Aortic valve sclerosis is more common in men than women. Leaflet thickening and risk of calcific AV damage doubles with every decade of life [4
]. After the age of 65 years the percentage of people with AVS in general population reaches 29% and increases to 40% in people older than 75 years, only to reach 48% to 57% in a population above 80 years [4
Calcific aortic sclerosis coexists with coronary artery disease in about 40% of patients. The risk of myocardial infarction is significantly larger in those patients than in case of coronary artery disease without coexisting AV damage [16
]. In a population-based MESA (Multi-Ethnic Study of Atherosclerosis)
study, which included people between 45 and 84 years old (mean 62 years), aortic valve calcifications (AVC) were found all together in 13% of subjects [17
]. This percentage increased with the severity of coronary artery calcification. In CCS examination, for values ranging: 1–99 Agatston units, 100–399 Agatston units and 400 or more Agatston units the frequency of AVC was 14%, 25% and 38%, respectively [17
]. It means, that the greater the degree of coronary artery calcification, the more likely it is to observe aortic valve calcification in computed tomography (). In other words, identification of calcifications on the aortic valve predicts with large probability the presence of coronary lesions. Aortic valve calcification is rare in the absence of coronary artery calcifications (about 5%) and, in such cases, is a manifestation of pathologies other than atherosclerosis.
Figure 1. Calcification of aortic valve leaflets shown in multi-slice computed tomography imaging. A fragment of coronary stent is visible in the right coronary artery (segment 2). Minute calcifications are also visible in the left anterior descending and circumflex (more ...)
Many observations suggest that aortic valve calcification is not a passive phenomenon. Endothelial cells and myofibroblasts, among other things, actively participate in it and the process itself is very similar to atherosclerotic arterial disease [18
], as evidenced by endothelial dysfunction accompanying AVS and histological picture of degenerated leaflets usually containing signs of chronic inflammation and extracellular matrix calcification [19
As long as 150 years ago Virchof and Rokitansky noted that vascular calcifications exhibit many similarities to osseous tissue. Newest studies corroborate that multipotential cells, such as fibroblasts and smooth muscle cells, participate in formation of calcifications due to the ability to differentiate into osteoblasts, which are involved in extracellular matrix calcification. Osteoblastic transformation of cells from the mesenchymal lineage is initiated by hemodynamic factors (oscillatory shear stress), leading to increased production of, i.a. BMP protein (Bone Morphogenic Protein),
as well as by metabolic disorders accompanying renal failure and diabetes such as: hyperphosphatemia, hypercalcemia and oxidative stress [21
An indirect argument for common pathomechanism of AVS and atherosclerosis is such that sclerosis and subsequent calcification of aortic valve leaflets is promoted by the same classical risk factors that cause endothelial dysfunction, as well as hemodynamic factors involving formation of secondary flows, where the vessel wall is exposed to low/oscillatory shear stress [22
]. Influence of flow-related (hemodynamic) factors on development of calcifications is evidenced by the fact, that they are formed on the aortic side of leaflets, which is exposed to turbulent flows and oscillatory shear stress, while the ventricular surface, subjected to laminar flow and physiological shear stress, is protected from atherosclerotic damage (, ) [24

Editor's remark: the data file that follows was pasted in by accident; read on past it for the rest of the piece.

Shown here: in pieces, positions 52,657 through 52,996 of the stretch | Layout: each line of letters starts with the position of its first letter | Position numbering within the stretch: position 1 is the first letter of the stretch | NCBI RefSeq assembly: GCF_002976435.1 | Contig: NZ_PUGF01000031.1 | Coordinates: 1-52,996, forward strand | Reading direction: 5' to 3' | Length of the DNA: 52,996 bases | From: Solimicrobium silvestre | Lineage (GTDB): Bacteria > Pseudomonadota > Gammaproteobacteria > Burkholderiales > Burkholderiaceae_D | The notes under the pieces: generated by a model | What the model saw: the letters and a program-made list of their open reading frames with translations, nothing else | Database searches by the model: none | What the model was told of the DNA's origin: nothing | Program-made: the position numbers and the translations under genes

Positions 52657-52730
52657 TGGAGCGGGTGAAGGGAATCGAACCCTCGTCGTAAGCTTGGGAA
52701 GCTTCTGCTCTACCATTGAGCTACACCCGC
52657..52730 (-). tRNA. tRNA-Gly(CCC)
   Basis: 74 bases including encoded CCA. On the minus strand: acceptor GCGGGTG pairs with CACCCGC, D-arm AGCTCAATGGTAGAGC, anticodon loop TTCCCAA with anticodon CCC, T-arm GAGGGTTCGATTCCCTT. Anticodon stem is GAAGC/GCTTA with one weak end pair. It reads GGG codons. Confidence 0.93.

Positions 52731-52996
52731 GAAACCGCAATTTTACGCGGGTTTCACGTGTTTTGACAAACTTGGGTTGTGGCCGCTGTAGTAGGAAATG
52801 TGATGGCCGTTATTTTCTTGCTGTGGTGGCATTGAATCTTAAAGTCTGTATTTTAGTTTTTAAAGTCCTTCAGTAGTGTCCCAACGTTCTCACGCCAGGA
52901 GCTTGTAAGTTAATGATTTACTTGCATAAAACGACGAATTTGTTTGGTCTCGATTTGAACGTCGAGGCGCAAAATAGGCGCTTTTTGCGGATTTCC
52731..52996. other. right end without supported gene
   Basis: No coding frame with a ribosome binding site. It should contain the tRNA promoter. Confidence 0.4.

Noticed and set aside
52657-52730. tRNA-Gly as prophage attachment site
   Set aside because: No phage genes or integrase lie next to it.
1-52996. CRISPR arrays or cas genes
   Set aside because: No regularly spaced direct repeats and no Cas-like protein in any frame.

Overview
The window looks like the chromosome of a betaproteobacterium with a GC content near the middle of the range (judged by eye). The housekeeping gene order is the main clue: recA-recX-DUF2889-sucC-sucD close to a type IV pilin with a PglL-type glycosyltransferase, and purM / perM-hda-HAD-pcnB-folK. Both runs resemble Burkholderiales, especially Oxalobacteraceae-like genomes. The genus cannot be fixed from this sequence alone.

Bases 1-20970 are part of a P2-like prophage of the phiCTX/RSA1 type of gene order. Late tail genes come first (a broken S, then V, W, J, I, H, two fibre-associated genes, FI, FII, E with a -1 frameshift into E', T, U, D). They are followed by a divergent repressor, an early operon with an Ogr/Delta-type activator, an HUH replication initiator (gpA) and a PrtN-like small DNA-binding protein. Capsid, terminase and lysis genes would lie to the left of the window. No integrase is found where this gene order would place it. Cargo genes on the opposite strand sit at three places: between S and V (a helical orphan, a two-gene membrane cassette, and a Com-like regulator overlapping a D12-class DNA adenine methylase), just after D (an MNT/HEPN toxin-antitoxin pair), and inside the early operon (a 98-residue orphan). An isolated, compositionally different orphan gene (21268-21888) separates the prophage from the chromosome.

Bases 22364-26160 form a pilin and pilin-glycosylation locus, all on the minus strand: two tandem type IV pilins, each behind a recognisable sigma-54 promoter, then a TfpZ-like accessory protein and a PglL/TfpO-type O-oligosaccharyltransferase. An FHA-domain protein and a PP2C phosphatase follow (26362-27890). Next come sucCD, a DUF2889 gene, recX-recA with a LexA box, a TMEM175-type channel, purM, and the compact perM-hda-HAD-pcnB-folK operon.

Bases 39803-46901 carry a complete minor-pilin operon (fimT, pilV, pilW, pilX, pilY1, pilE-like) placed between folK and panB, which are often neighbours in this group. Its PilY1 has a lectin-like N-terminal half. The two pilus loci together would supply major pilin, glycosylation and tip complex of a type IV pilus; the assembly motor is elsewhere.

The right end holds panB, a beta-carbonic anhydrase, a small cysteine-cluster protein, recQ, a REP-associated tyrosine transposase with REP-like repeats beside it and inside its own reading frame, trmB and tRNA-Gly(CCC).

Figure 2. Distribution of shear stress on aortic valve leaflets. Laminar flow and physiological shear stress on the ventricular surface of AV leaflets constitute a hemodynamic factor facilitating endothelial integrity and promoting production of anti-inflammatory (more ...)
Multi-slice computed tomography imaging. Atherosclerotic aortic wall calcification (right coronary sinus near the site of origin of right coronary artery). Partially calcified atherosclerotic plaque in the proximal right coronary artery.
Another example indicating the influence of hemodynamic factors on valvular damage and calcification is bicuspid valve, which is characterized by disrupted flow [25
]. With time, almost all patients with this congenital anomaly develop more or less severe AS. However, valvular damage occurs two decades earlier in comparison to a normal, tricuspid valve. Altered flow hemodynamics contributes to aortic dilatation, which often accompanies bicuspid aortic valve.
Endothelium exhibits several mechanisms of counteracting the adverse effects of flow (low/oscillatory shear stress). However, these mechanisms become impaired in the presence of numerous risk factors that lead to endothelial dysfunction. In such case, vascular wall becomes susceptible to damage caused by disrupted flow.
Calcific aortic valve damage is an important predictor of coronary artery disease. Cumulative amount of aortic valve and mitral ring calcifications demonstrated in computed tomography or ultrasound examination correlates with CCS [27
]. Pressman et al. [27
] express the view that presence of AVS in echocardiography suggests high likelihood of advanced atherosclerotic lesions in epicardial arteries and should be an indication for coronary artery disease evaluation. Messika-Zeiotum et al. [12
] demonstrated that the extent of coronary artery calcifications in EBCT is more pronounced in people with AVC regardless of sex and age. Respective CCS values in patients with AVC amounted to: 441±802 compared with 256±566 in people without AVC. Moreover, in the discussed study, coronary artery calcifications were more frequent in the presence of AVC.